With rising labors costs and a decrease of available workers, retailers have been scratching their collective heads. How are they going to stay afloat?
To answer that question, more brands are turning to automation – specifically, to robots.
They have no choice. In 2022, retail companies increased spending on labor costs by nearly 5%. Powerhouse retailers like Target, Costco, and Walmart have been forced to boost hourly wages to retain workers.
But retail leaders understand that they can’t continually increase costs, which is why robots are becoming a common sight in warehouses and distribution centers. In fact, a new survey shows that nearly 25% of retailers have deployed robots within their operations. And approximately 50% will formally begin a robotics initiative by 2024.
While robots provide benefits for all aspects of retail operation, they’re especially valuable for “last mile delivery.” Last mile delivery is the final step of the delivery process when a package moves from a transportation hub to its ultimate destination, which can be a consumer’s home or a place of business. The last step, by definition, means it’s the most critical part of the delivery process, making efficiency the main priority.
Thankfully, advancements with robotic technology have been equaled with delivery system technology innovations. That pairing, along with the ongoing growth of ecommerce, has fostered the increasing use of autonomous vehicles for last mile delivery. The numbers support that notion: Today, robotic delivery is responsible for approximately $5.3 billion in revenues each month.
Curbside pickup has become one of the most profitable delivery methods. In fact, curbside makes up about 33% of automated delivery options. Not only do retailers appreciate the results, customers love the process. They simply go to a kiosk in the store, enter a secure code, and then a robot arrives with their packages. This process means that human employees can spend more time fulfilling orders and handling customer service.
Some retailers may wonder if consumers are ready for this shift. However, with online shopping now part of normal everyday life, consumers are comfortable with ordering and picking up their orders without having to interact with a human. Actually, in the not-too-distant future, robot delivery will be the “new normal.” We’ll be as used to it as we are with the concept of online shopping today.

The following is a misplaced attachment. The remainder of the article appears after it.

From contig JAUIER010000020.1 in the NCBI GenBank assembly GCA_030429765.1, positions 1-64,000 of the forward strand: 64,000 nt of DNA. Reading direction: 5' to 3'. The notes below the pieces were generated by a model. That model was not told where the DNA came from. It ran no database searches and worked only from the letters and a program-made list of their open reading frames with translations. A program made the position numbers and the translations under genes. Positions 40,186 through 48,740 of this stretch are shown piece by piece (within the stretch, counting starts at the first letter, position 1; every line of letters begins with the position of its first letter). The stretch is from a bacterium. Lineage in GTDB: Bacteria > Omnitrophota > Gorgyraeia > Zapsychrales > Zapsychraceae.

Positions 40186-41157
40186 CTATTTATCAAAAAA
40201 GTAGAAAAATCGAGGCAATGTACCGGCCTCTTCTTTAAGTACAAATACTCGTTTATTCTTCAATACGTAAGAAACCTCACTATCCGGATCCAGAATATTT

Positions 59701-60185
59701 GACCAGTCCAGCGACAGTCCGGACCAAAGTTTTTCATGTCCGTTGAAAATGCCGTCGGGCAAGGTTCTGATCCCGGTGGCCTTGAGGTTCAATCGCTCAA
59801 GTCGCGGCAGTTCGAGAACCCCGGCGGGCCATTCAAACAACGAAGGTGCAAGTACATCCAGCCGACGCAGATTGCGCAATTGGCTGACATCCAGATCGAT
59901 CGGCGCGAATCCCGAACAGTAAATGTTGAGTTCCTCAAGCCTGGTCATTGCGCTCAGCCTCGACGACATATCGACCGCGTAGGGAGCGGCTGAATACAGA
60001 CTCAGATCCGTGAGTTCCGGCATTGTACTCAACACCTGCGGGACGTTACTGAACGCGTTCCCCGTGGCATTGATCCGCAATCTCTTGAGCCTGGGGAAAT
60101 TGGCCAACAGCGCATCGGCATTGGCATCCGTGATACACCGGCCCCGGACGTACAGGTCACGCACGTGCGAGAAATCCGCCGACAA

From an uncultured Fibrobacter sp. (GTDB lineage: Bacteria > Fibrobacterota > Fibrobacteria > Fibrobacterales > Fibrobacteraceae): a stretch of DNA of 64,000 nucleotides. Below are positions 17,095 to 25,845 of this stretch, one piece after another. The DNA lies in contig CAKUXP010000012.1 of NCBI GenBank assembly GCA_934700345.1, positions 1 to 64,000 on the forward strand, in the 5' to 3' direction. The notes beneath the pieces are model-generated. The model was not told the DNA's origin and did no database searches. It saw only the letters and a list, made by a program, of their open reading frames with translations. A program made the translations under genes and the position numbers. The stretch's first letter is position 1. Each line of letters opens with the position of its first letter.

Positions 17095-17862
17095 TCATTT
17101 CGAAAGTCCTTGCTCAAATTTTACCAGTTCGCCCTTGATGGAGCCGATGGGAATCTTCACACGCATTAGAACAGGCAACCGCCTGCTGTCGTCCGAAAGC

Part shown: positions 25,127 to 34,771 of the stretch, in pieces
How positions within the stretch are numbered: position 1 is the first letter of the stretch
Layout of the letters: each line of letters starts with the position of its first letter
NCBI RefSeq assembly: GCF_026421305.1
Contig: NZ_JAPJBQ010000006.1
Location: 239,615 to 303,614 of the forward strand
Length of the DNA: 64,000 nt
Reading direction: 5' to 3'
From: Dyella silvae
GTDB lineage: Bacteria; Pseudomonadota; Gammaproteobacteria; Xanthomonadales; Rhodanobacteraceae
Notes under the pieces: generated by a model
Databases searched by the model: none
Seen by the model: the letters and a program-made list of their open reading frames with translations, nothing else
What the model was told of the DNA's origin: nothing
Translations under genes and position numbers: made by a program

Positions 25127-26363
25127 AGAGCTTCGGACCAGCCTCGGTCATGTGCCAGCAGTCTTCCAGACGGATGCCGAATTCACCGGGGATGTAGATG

Robots also allow retailers to have a more precise understanding of delivery performance. Using data, companies can assess how – and where in the process – they can improve deliveries. In turn, this data also helps to enhance others parts of the entire consumer experience. For example, managers can gain insights into customer service, branding, product acquisition, and even supply chain management.
As we can see, robots provide more than a functional improvement – they can transform how organizations operate. This is why retailers are investing in robots at a rapid pace. In a way, robots are redefining the entire notion of “shopping.” Consumers have to do less of the work, less of the searching for what’s on their shopping lists. Automation saves people time, but surveys say that some even now see their weekly grocery tasks as fun. And the happier the shopper, the more likely they are to be loyal to the retailer.
As is the case with all technology, we can’t realistically predict the role robots will play in retail, be it two or 10 years down the line. What we can say with confidence is that robots aren’t going anywhere – they will only be more and more prominent in retail over time.
Industry leaders must embrace robots in the same manner they embraced other emerging technology and technological trends: the Internet, online advertising, the cloud, digital transformation, and more.
Remember, there was a time when the shopping cart was a new development. Shopping carts allowed people to buy more while helping employees to be more efficient. Robots will do the same for your retail operation.